Where I’m at Part 7: Long time no see

Ive kept my distance from this blog for a few months because most of whats been on my mind is more personal than professional in nature.

DSC_0432On a happy note, Ive done a lot of traveling with my family. We visited the Blue Ridge Mountains (from Asheville, NC) and Great Smoky Mountains National Park (from Sevierville, TN). We also spent the end of 2013/beginning of 2014 out West (Scottsdale, AZ, Las Vegas, NV, and Grand Canyon National Park). I attended YALLFest (Charleston, SC) and the NCTE ALAN workshop (Boston, MA).

Ive also said goodbye to some dear family membersmy grandmother, my cousin, and my aunt. I dont want them to be gone. I miss them so very much.

And, of course, since I live in the Boston area, Ive spent a considerable amount of time dealing with snow!

As for progress on my book in the publishing world, I completed two revisions with notes from my editor and a third revision with notes from my copy editor. I understand there will be one final edit to come. In A World Just Right is still scheduled for release in the spring of 2015. Between now and then galleys will be printed for the purpose of getting reviews ahead of the release. Soon I should have cover art. Mostly, all is progressing at the slow but steady pace that it should be. It takes a long time to prepare a book for release.

Ive been hard at work researching my next book, tentatively titled Jewelry. Im a bit behind where I wanted to be at this point, largely because of the travel and the mourning, but Ill catch up. I always do.

I conclude with some pictures from the last few months.


View of the Blue Ridge Mountains.


Visitors at our cabin in Sevierville.


At Daniel Stowe Botanical Garden outside Charlotte, NC.


Deer on the pond in my back yard.

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My cat left on a rocket ship

My heart is broken. Three days ago my beautiful, friendly, loving cat went to sleep forever. Two days before that our local vet had diagnosed him with cancer. My four-year-old son was with me when I got the news. I burst into tears, then had to explain to my son why I had just broken down in the vet’s office.

MuggaheadshotI told him that the Mugga was going to die. Very soon he would leave us forever, and he would go to Heaven. I told my son I was crying because I loved Mugga and would miss him so very, very much.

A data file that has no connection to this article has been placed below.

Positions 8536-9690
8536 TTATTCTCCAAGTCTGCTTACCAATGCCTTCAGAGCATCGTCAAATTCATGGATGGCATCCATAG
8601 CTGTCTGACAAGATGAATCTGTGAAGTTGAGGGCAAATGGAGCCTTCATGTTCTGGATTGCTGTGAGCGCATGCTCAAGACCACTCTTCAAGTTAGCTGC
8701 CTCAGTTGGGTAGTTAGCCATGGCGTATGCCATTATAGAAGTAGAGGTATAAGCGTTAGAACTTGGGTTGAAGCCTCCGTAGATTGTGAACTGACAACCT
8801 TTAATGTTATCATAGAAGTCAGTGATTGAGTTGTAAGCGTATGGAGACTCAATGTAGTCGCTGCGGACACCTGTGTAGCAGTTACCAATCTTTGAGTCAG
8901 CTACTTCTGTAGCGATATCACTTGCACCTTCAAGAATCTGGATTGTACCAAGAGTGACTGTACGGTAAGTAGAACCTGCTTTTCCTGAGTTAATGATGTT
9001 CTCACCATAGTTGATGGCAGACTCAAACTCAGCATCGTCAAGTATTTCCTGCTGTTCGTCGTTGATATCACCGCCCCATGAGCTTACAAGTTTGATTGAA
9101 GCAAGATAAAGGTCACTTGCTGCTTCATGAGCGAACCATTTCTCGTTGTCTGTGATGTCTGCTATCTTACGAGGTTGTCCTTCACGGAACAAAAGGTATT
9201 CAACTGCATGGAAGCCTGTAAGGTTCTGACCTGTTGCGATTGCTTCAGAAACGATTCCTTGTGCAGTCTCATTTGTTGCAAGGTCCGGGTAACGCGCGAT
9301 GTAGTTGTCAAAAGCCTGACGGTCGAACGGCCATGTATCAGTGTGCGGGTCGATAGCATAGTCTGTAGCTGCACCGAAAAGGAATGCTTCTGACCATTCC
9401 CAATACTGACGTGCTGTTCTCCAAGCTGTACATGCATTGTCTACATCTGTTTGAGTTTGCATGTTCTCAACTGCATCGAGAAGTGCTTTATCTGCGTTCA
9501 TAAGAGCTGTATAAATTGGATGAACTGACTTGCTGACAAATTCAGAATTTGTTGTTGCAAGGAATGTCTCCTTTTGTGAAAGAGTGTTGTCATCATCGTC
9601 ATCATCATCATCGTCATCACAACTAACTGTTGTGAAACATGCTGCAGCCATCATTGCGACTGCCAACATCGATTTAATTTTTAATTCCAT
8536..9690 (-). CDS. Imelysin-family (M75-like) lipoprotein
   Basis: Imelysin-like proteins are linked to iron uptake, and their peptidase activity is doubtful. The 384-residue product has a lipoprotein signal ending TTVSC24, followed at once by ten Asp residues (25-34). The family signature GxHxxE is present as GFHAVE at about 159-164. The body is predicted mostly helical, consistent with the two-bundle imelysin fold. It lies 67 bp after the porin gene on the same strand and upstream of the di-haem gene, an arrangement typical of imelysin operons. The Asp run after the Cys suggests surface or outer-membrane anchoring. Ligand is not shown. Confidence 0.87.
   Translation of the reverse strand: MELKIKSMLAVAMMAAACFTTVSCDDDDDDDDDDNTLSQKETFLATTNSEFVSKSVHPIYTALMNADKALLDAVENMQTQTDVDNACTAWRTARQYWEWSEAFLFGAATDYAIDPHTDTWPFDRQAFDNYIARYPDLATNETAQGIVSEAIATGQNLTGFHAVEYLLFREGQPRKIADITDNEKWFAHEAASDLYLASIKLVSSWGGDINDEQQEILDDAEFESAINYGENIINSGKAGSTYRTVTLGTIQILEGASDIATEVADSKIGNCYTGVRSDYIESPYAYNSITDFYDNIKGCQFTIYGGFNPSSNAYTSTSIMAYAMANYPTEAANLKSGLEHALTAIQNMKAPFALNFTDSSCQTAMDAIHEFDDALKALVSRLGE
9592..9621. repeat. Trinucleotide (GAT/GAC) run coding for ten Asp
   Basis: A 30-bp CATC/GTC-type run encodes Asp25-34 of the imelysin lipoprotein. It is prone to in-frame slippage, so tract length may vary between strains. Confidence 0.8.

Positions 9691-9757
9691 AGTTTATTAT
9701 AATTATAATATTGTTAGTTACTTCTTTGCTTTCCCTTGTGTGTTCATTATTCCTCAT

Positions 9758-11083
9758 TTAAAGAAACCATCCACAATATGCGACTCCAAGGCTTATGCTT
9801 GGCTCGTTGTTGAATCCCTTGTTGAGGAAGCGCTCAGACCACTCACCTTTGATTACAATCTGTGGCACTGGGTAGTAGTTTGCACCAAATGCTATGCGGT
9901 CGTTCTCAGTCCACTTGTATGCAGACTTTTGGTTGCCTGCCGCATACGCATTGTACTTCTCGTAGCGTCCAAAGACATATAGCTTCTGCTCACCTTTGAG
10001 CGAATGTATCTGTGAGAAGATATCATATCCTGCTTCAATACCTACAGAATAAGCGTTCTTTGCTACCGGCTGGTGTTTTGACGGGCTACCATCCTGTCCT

“Is Heaven like another Earth?” my son asked. I said yes, it was very much like that, only more beautiful and the Mugga wouldn’t be sick any more.

The next two days between the diagnosis at our vet’s and the confirmation ultrasound at the big veterinary hospital were horrible. My cat still wouldn’t eat. I mourned him already. So many times in my life, when I had a day that left me in tears, it was my kitty who sought me out to snuggle and purr and console me. Those last two days I was crying over him, and I could see his little ears turning in my direction, and I felt awful to be needing him just as he was needing me more.

The final morning, I awoke at 4:44am. Normally the Mugga slept with us, but for the last few nights he had not come upstairs. In the end, this was how I knew he really was in trouble. So on that morning, I snuck downstairs with my comforter and my pillows, picked Mugga up from the dining room rug, and put him on the ottoman beside me on the sunroom couch. He let me pet him a little, then shifted position away. I shifted over with him. When he shifted again, it was to plop his body against mine, just like he used to all his life but hadn’t done in a while because he was sick. I petted him, and I put my ear to his belly to hear his weak little purr, and we watched the sun rise together while we looked out at the new garden in the back yard. Somewhere in there I fell asleep for a little bit, and my kitty stayed right there, curled up against me. I didn’t know it was the last morning we would ever spend together. I wonder what he knew.